The awards were presented to 5 out of 29 students’ clips, each endowed with 500 Euros prize:
- creative award: “Pressure”, by Rose Generazio from Ringling College of Art and Design, Florida;
- performance award: “breakFAST”, by Sönke Hahn from Weimar Bauhaus University;
- audience award and dissolving space award: “Listen Carefully”, by Sebastian Hilgetag and Marie Havemann, from Potsdam University of Applied Sciences;
- directors award: “Blue”, by Jiayao Chen and Jie Wang, Weimar Bauhaus Universität.
Honorable mentions for outstanding and innovative fulldome productions had been presented to 8 out of 27 non-student fulldome clips and short film, decided by the festival directors:
- “Buy the ticket”, by L.F. Jones and C. Cumbie-Jones, Ringling College of Art and Design, Florida;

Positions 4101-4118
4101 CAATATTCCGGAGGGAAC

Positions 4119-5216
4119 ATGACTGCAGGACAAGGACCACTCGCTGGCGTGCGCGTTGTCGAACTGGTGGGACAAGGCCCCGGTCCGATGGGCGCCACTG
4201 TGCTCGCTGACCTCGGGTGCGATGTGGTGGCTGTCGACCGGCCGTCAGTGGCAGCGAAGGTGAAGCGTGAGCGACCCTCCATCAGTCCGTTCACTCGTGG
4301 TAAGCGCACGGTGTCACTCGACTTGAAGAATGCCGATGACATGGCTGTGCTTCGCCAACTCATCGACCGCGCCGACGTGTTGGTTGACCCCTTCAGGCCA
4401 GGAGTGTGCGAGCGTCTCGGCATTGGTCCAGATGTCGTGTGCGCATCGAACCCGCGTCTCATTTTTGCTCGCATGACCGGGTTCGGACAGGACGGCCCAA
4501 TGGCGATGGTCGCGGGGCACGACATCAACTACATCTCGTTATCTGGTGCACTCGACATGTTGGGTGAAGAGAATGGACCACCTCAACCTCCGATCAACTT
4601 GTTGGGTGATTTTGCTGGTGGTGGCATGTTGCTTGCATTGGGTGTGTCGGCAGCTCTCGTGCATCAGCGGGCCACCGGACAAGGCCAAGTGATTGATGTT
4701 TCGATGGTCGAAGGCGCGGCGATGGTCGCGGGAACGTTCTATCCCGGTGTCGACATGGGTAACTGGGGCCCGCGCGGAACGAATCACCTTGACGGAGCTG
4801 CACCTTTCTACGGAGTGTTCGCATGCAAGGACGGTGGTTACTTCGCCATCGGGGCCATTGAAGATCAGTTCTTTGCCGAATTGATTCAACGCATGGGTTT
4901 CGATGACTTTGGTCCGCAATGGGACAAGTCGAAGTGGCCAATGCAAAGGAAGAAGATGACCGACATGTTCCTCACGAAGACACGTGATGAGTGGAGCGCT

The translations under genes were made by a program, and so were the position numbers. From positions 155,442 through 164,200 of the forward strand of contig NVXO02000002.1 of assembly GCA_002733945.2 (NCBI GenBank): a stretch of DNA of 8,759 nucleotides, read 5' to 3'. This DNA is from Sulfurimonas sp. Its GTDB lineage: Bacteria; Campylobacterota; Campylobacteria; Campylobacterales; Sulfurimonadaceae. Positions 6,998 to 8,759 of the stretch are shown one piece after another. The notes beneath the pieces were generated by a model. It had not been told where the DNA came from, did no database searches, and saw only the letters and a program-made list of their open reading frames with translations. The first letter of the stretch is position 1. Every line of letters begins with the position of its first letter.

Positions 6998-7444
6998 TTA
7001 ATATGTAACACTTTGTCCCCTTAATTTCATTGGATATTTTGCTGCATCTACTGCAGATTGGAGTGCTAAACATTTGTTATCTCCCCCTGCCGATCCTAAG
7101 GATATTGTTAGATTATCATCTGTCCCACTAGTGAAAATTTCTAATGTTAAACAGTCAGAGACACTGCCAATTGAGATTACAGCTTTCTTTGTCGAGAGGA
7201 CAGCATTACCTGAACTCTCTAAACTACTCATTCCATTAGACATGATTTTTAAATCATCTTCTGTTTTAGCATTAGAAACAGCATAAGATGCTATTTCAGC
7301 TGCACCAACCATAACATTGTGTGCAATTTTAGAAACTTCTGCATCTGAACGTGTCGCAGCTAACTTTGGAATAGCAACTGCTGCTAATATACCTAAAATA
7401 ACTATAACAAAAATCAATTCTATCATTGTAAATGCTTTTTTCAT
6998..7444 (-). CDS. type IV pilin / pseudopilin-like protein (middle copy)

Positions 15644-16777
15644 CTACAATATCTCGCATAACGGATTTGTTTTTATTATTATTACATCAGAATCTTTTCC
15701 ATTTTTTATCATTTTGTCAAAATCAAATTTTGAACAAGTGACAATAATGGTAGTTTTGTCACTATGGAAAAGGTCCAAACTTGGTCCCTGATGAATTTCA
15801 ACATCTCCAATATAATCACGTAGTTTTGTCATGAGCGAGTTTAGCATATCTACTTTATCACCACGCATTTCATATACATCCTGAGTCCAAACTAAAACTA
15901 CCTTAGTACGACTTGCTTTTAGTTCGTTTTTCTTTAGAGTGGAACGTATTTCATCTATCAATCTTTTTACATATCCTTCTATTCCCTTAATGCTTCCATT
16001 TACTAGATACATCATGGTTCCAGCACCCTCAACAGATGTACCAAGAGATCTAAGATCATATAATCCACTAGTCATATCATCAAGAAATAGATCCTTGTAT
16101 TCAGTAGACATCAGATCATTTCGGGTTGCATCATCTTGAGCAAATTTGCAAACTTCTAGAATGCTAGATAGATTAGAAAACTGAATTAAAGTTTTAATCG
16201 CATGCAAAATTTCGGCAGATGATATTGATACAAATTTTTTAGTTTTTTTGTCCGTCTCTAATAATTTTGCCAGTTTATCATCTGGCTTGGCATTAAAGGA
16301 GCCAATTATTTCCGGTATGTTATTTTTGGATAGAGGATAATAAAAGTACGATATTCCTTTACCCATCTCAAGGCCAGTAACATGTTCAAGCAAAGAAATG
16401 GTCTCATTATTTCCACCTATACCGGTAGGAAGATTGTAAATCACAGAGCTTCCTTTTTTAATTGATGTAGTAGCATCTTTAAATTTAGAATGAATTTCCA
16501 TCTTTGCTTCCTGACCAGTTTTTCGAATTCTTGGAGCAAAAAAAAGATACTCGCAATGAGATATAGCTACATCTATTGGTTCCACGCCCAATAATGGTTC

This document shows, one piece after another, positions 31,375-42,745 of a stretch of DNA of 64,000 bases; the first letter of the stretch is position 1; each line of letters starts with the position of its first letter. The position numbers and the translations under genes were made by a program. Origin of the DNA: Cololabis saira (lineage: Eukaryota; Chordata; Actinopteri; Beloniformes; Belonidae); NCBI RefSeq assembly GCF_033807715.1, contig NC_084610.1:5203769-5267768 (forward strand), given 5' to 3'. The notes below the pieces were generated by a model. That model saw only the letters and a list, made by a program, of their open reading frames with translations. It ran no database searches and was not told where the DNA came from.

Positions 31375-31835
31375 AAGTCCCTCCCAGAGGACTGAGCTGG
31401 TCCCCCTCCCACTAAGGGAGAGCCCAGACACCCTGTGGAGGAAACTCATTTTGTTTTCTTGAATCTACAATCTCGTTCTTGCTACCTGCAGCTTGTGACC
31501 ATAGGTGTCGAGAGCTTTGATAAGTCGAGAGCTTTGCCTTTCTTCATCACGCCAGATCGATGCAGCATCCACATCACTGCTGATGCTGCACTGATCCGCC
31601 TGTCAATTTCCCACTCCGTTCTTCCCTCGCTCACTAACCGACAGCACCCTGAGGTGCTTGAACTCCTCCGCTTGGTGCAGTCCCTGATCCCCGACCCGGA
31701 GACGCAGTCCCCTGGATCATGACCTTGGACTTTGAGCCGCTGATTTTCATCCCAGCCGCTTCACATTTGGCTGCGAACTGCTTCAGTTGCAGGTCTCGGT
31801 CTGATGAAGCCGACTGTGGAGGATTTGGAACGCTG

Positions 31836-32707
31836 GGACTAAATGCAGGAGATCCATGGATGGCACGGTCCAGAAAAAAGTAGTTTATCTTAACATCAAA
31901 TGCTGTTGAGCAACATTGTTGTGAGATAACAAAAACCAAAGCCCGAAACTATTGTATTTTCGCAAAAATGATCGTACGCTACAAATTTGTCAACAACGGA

- “Carl Zeiss: Visions for the World”, by by “visuarte – mediale Erlebniswelten”, Munich;
- “Chaos and Order”, by Rocco Helmchen and Johannes Kraas, Bottrop, Germany;
- “The doors of perception”, by Ralph Heinsohn & Taucher Sound Environments, Hamburg/Berlin;
- “Inner voices”, by Martin Kusch;
- “Linear dome”, by Daniel Bandke and Lukas Taido Velvet;
- “Der Sonnenkrieger”, by Hannes Wagner, Weimar;
- “6th FullDome Festival Teaser”, by Jin Yunshui, Hannes Wagner, André Wünscher and Samuel Klemke, Weimar.
Honorable awards for full length feature shows had also been presented to 3 out of 31 films in honor and recognition of pushing the fulldome medium to higher levels:
- “Life: A cosmic story”, by California Academy of Sciences, San Francisco, USA;
- “The Future”, by Airbus, France;
- “Planet Erde – Leben zwischen Eiszeit und Treibhaus”, Planetarium Hamburg, Germany.
[You can look at the official press release here]
5 great days of wonderful “fulldoming”